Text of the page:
Tip #5: Update and restart regularly

We know these are two separate things but think of it as a bonus! With updates being so frequent is may be more time efficient to adopt a strategy of “n -1” n being the most recent just launched version; this is where you would make sure that when a new system update, e.g. Windows 10 to Windows 11 comes along that you don’t update the day it comes out unless you are testing. It gives you a little more time to prepare your systems for the new version and allows for patching and fixing as new products always have teething issues that are fixed within the first update or so.

So, that’s major updates, but what about minor ones, the ones that come along at the inconvenient hours during your workday and want you to restart while your deep in spreadsheets, memes or client correspondence. These should be done regularly. While some IT system controllers have it running automatically on all computers to install these updates within 48 hours of release, it’s good practice to open up your computer’s update window to check if a new update has come through. Then while a lot of the time updates restart your computer, it is also good practice to shut down your computer regularly (e.g. at end of day) rather than in just packing it into your bag or leaving in on from start of day Monday to close of business Friday if you leave it on your desk at work.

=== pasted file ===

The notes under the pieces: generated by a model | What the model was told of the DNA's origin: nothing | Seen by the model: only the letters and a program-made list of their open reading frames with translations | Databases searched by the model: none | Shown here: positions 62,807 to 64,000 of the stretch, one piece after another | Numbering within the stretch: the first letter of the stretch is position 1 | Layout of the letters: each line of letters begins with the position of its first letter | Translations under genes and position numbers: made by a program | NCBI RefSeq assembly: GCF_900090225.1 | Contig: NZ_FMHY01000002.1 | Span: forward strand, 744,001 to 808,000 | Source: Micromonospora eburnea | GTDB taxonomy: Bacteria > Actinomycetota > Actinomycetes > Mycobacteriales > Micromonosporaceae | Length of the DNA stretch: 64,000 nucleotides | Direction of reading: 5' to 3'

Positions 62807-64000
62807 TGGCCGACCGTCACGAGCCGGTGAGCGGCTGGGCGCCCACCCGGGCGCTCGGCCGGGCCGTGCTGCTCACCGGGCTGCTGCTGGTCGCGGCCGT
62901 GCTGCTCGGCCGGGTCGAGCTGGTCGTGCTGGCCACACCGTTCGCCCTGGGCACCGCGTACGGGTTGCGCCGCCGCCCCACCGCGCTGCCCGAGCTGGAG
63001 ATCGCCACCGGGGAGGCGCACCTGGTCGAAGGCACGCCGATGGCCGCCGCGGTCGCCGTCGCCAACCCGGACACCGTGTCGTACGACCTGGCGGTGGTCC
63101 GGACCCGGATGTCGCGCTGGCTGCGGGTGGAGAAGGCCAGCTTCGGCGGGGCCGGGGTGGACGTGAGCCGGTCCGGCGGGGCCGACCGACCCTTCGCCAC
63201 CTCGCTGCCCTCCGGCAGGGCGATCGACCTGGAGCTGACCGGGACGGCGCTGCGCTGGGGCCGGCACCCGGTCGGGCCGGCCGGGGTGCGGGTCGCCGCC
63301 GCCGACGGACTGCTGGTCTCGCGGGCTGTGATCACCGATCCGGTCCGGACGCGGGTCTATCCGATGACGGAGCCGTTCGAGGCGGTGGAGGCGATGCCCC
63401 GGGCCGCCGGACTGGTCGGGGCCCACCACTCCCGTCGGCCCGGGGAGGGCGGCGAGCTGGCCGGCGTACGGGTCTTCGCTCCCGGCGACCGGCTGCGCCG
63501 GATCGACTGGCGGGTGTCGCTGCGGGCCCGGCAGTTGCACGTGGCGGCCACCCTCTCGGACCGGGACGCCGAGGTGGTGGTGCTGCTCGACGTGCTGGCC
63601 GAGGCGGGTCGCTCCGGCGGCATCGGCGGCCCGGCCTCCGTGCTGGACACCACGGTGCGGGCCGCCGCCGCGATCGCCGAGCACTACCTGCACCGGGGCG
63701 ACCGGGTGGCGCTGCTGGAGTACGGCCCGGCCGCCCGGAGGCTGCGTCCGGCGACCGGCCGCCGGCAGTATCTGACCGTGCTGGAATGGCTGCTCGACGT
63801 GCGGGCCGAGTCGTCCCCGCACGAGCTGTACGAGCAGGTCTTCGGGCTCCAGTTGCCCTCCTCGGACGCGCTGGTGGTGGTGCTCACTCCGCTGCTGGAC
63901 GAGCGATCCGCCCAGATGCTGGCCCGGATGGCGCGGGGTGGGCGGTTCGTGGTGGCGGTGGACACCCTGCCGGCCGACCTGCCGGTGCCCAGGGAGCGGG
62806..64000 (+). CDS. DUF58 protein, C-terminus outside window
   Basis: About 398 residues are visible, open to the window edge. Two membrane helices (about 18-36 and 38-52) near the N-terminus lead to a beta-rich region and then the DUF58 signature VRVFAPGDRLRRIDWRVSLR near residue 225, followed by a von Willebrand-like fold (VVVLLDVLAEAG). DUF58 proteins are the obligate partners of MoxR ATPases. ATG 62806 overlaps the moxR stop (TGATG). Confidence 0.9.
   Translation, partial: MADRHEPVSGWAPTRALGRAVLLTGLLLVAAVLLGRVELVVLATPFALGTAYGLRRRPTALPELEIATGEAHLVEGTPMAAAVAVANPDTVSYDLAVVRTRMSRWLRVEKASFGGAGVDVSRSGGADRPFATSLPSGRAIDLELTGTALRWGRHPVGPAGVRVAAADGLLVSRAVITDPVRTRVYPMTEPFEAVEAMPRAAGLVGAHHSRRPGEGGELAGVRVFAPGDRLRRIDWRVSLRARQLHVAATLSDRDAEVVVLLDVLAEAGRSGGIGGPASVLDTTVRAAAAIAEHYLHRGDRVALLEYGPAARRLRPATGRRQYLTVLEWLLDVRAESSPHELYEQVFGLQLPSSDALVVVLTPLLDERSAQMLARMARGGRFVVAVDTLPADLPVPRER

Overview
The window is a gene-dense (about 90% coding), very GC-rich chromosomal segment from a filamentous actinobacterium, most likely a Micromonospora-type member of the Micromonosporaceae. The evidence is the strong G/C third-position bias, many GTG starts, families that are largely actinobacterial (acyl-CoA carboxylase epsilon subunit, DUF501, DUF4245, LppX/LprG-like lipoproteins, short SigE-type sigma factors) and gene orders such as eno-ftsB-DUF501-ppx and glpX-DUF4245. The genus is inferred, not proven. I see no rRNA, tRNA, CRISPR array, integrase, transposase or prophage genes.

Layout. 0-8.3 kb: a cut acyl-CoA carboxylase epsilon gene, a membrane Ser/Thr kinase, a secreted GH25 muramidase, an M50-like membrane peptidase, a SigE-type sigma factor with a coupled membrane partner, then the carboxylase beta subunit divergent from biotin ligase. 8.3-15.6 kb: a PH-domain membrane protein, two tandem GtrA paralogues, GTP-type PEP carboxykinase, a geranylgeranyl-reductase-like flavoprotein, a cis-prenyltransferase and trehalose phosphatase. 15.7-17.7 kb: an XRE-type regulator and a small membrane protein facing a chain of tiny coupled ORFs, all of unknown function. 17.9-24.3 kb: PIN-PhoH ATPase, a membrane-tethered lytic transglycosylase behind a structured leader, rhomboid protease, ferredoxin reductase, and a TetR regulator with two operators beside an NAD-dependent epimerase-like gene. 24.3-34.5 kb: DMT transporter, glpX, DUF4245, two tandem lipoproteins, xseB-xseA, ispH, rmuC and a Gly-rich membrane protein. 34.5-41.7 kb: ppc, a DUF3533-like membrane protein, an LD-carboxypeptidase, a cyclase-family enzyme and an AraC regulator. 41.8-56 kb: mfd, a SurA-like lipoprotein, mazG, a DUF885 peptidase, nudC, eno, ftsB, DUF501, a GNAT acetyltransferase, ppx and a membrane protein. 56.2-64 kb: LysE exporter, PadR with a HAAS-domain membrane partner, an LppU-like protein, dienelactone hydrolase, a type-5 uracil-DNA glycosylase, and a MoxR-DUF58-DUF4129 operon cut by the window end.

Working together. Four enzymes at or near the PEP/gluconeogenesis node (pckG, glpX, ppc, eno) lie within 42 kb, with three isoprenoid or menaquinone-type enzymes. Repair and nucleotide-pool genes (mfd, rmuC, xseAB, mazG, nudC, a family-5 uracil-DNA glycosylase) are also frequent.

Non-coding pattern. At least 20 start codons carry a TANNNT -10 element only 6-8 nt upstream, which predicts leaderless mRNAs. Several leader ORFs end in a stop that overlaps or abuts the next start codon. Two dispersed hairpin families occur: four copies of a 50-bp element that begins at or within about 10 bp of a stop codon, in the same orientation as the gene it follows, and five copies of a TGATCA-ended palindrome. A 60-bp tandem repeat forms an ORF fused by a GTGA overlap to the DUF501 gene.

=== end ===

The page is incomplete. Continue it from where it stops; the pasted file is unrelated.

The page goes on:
This is not an exhaustive list of tactics and strategies you can use to protect your self online, it’s always good to find a reliable source of information to assist you in learning new threats and strategies to protect yourself. For more information, you could access Australian Cyber Security Centre at or if you need to chat, reach out via our websites at or to book an appointment with a subject matter expert.